For the Devils River, all the talk of bold flavors is implied by the bottle, the implication you’re one sip away from the forbidden river journey you didn’t even know you’d been dreaming of taking. There is a pepper and oak taste to it, but it’s also easy to sip and eventually falls into familiar notes of caramel and honey. The tasting group agreed that this was the better of the two whiskeys to drink straight.

We moved to a simple cocktail portion for the whiskeys and made manhattans, old fashioneds and a few custom recipes shared by the folks at Swift for us to try that were a little more off the beaten path. Both whiskeys made good cocktails, but the complexity of the Swift definitely stood out in the mixology phase of the review.

The two cocktail recommendations from Swift were simple to make and are worth making next time you pick up a bottle.

Wallace Mountain
1 oz Swift Single Malt Whiskey
1 oz Aperol
1 oz Averna Amaro

Pour ingredients into a mixing glass, ice, stir and pour in to a big rocks glass or highball.

Barley and Limestone
0.75 oz Swift Single Malt whiskey
0.75 oz Dolin sweet vermouth
0.75 oz Cherry Heering
0.75 oz Meyer Lemon juice*

Pour ingredients into a shaker, ice, shake and strain in to a martini glass. Garnish with an orange twist.


Swift Single Malt
Nose: overall sweet with lemon and floral
Flavor: sweet and citrusy
Finish: long and dry – changes as it lingers with pepper as well
Aged: minimum 15 months
Proof:  (43% ABV)
Price: ~$55/750mL

Devils River Whiskey
Nose: sweet with hint of pepper
Flavor: honey and caramel with oak and a small amount of spice
Finish: warm, smooth and medium length
Aged: n/a + years
Proof:  (45% ABV)
Price: ~$29.99/750mL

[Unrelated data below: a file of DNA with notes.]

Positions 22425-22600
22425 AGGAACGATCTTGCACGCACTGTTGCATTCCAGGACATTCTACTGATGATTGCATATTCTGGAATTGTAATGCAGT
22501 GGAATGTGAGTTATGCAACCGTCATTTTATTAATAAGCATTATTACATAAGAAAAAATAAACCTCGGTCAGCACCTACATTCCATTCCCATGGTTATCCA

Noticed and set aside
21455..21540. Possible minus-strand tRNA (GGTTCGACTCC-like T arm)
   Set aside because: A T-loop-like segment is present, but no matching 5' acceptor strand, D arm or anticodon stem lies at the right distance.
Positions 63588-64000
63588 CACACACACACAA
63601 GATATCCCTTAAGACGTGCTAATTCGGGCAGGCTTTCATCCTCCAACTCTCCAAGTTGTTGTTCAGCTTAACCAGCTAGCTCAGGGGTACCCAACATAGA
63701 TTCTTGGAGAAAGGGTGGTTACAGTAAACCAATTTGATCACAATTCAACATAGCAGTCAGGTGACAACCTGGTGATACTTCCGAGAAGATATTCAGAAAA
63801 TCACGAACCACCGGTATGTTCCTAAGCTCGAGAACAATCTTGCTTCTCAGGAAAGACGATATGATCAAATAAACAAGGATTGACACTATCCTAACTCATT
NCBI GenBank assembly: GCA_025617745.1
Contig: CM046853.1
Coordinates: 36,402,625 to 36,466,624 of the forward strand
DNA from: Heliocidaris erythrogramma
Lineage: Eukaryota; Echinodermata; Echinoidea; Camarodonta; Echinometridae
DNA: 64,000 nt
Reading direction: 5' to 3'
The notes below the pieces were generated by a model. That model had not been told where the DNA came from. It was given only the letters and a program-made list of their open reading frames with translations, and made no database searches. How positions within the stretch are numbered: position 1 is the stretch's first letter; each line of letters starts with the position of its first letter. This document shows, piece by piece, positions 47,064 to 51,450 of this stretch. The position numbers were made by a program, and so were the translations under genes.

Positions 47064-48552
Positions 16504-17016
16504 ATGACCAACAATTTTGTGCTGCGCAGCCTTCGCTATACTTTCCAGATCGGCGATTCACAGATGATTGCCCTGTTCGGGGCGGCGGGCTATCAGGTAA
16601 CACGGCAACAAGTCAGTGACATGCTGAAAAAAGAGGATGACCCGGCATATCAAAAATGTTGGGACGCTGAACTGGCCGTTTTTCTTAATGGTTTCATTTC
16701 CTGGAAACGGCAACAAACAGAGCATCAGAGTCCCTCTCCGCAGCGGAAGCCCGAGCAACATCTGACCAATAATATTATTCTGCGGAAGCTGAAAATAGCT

Celebrate World Cucumber Day with Hendrick’s Gin

World Cucumber Day is June 14! Of course, I’m going to celebrate by putting cucumber in something boozy. And, as of late, frozen. (Because, Texas.)

I chose to work with Hendrick’s Gin for these recipes because the spirit already has a delightful cucumber note. (After macerating and distilling most of the botanicals with the alcohol, rose and cucumber essences are added.) And they get a kick out of cucumbers. They even have a cucumber blimp.

I wanted to try something a little different to add a peppery note to a Cucumber Collins (which is delicious, but not complex enough), so I added a little watercress. Watercress is incredibly inexpensive and also makes for a fun garnish.

Cucumber Watercress Collins
2oz Hendrick’s Gin
1oz fresh lime juice
0.75oz simple syrup
5 cucumber slices
Watercress
Club soda

Muddle lime, syrup, cucumbers, and about 10 watercress leaves in a cocktail tin. Add the gin and ice, then shake until well chilled. Strain into a Collins glass over fresh ice, then top with club soda. Garnish with a small bunch of watercress leaves.

Special thanks to Feo Forte from Rapscallion for the help workshopping this cocktail!

As you may have noticed lately, I’ve been a little obsessed with alcoholic popsicles. I’ve gotten a little bit of a wild hair to add a kick to things that aren’t meant to be boozy. Go ahead … call me an anarchist.

Cucumber Gin & Tonic Popsicles
2oz Hendrick’s Gin
1oz fresh lime juice
2.5cups tonic
1 cucumber, sliced

Combine liquid ingredients and stir. Place a few slices of cucumber in each popsicle mold, then pour liquid over. Add sticks, then freeze overnight or for at least eight hours.


Not in the mood to make your own drinks? Stop into your favorite drinking establishment this evening and see if they’re offering a special cucumber drink to celebrate the day.

DALLASITES: There are quite a few local establishments that will be offering special Hendrick’s options to celebrate. Maybe I’ll see you there! (Visit District 30, Rapscallion, Dish, The Fairmount, Public School 214, The Standard Pour, Dragonfly at Hotel Zaza, Parliament, Bowen House, The Mitchell, Stock & Barrel, Boulevardier, and The Londoner locations in Colleyville and Addison for features and/or specials tonight!)